Back again! Reporting from America

It’s been quite some time since updating my website.

Computer problems and then just being extremely busy during the Spring school semester delayed my blog reports.  The computer has now been replaced as of 3 days ago (Best Buy to the rescue!) and I have a lull day here in America so I will give a few items of current interest.

Still Traveling!   Talking about My Experiences as an Amity Foundation Teacher

My first presentation this year: Clemson UMC at Clemson, SC

Those of you who are in the United Methodist Church communities know that every 3 years, I return to the States for 3 months to talk about the Amity Foundation (a United Methodist Advance).  I share my experiences as a teacher in China and also a church-goer at the Luzhou Protestant Church where I openly attend worship on Sundays with other Chinese Christians.

I began this itineration journey on  June 22 and will complete my visits on August 20, at my brother’s home church in Charleston, IL.  August 24 I leave for China to continue my teaching position at Luzhou Vocational and Technical College.  The school year begins Sept. 4, giving me a full week to recover from jet lag.

The New School Year:  Freshmen Arriving Soon!

My freshmen students (these from 2015) are always excited to have classes with their first foreign teacher.  Selfies and pictures are a must!

Already, I know my teaching schedule which will be taking care of two courses:  Teaching Methodology and Classroom Activities (3rd year students, 152 of them) and the integrated conversation course for incoming freshmen (another 150).

Teaching the first years is always so much fun and I can hardly wait to meet them!  Most come from farming families and are the first to be college-educated.  A majority of their parents are illiterate and never studied beyond junior high school.  For many of these young people, this is the first time for them to be away from home. They suffer from homesickness those first few weeks and those in my English education classes struggle to keep up with me, their first foreign teacher.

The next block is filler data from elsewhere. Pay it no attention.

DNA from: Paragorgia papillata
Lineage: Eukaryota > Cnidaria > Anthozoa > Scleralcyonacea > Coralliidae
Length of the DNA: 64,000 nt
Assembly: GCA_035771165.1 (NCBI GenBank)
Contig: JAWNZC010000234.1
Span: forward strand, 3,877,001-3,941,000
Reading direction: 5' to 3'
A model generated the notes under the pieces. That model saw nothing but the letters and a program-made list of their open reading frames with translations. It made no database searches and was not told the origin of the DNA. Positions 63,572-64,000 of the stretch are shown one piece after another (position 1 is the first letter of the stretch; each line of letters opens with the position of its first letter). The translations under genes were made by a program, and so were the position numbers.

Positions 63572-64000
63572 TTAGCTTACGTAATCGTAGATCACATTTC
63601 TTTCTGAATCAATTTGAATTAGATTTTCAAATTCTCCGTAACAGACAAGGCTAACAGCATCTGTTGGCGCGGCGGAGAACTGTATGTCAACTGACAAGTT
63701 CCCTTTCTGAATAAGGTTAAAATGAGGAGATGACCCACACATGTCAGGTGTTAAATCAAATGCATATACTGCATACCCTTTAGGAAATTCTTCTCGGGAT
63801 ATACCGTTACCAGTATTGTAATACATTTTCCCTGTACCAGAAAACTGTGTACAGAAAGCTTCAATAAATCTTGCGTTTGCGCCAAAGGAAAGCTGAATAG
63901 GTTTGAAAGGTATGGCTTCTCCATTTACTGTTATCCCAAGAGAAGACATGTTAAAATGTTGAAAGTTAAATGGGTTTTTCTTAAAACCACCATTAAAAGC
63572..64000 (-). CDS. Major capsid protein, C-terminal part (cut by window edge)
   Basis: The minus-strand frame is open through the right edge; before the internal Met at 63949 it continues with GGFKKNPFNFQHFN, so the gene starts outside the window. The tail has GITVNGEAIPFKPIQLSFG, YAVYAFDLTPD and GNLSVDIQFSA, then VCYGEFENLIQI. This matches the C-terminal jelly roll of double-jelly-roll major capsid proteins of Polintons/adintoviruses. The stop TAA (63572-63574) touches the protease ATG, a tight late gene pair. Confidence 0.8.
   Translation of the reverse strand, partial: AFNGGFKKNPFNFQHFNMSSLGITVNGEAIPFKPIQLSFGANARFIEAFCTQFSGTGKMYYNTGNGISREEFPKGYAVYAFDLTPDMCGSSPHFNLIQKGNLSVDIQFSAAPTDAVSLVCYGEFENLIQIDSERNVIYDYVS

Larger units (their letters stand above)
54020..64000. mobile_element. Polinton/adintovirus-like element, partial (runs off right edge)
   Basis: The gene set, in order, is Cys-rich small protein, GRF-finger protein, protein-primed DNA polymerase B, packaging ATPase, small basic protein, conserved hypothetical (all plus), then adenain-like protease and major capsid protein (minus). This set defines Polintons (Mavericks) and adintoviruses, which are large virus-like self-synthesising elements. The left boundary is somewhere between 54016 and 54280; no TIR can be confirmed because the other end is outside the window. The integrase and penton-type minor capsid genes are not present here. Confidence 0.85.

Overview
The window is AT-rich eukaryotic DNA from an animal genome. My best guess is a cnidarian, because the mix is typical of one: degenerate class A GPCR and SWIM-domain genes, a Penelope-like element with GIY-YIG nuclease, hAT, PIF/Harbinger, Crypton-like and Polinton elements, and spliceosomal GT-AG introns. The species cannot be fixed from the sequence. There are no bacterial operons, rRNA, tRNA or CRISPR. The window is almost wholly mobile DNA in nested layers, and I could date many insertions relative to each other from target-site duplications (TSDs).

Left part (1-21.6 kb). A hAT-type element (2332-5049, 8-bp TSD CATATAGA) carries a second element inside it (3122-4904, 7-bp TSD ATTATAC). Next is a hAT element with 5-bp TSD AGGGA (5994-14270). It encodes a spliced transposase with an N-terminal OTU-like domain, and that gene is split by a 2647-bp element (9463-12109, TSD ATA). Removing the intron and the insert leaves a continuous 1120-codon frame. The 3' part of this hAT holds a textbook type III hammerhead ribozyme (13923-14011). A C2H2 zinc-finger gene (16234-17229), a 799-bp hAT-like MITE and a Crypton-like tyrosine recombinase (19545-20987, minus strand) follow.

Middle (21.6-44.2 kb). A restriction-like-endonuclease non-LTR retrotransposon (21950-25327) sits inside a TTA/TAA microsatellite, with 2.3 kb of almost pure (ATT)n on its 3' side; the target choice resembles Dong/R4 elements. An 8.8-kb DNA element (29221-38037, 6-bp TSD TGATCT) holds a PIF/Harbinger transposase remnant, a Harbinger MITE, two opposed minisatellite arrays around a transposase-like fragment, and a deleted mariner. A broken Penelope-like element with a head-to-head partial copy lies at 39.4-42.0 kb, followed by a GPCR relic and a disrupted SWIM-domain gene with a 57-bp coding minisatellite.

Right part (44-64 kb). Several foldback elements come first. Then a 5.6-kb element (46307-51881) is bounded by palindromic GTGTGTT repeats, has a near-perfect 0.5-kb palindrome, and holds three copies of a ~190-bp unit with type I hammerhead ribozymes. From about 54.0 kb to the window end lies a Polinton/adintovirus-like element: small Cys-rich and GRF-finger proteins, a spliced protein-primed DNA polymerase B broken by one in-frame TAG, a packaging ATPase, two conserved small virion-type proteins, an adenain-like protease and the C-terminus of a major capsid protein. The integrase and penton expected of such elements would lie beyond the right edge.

It can be frustrating and frightening, having a foreign teacher whose English is fluently spoken more quickly than their Chinese English teachers, but by the end of the semester, all is well.

“Your Eyes!  They are so blue!”

I still remember last year’s freshmen, one student in particular who (during our first classroom spoken exercise) stared and stared and stared at me for the entire first period.  As I moved around the room, joining groups for their discussions, her eyes followed me in astonishment.  So absorbed was she in my appearance that I began to feel paranoid.

It got to the point where I was wondering, “Is my lipstick on straight?  Did I accidentally mark my face with my pen?  Is my blouse on right?”

When I finally got to her group, I sat myself down in a chair next to hers and she suddenly blurted out what she’d been marveling about for 45 minutes.

“Your eyes,” she finally announced.  “They are so blue, so beautiful!”

Actually, my eyes are not that blue but the blue top and blue earrings made them pop a bit more than usual.

“Well, thank you,” I replied.  “I’m glad you appreciate my eyes.  Yours are pretty, too.”

At that, her group-mates laughed and I continued on my discussion rounds.

I expect I’ll have more such encounters that first week of class as my freshmen fill the room, eager to get started in beginning their college experience with a native-English speaker.

New Peace Corp Volunteer Soon to Arrive

Jackie Zubin, the former Peace Corp Volunteer, here visits my home for the first time in 2015. Farewell, Jackie! Best of luck in your future.

The college has always had a strong relationship with our US Peace Corp Volunteer program.  Since 2002,  PC volunteers have come to the school as teachers.  There was a 10-year break from that due to the SARS epidemic in 2003. The US government pulled out all volunteers during that time period and closed all Peace Corp placements, some for several years, as in the case of Luzhou Vocational and Technical College.   In 2013, Peace Corp brought back their volunteers to the college and have continued ever since.

Jackie completed her PC assignment this past June and now a new individual will come to take her place.  I have already met the new volunteer, Zuri, via WeChat (the Chinese Facebook).  She is a recently-graduated  anthropology/sociology major and is currently finishing up the PC orientation program in Chengdu, the capital city of Sichuan, which is 3 1/2 hours away from Luzhou.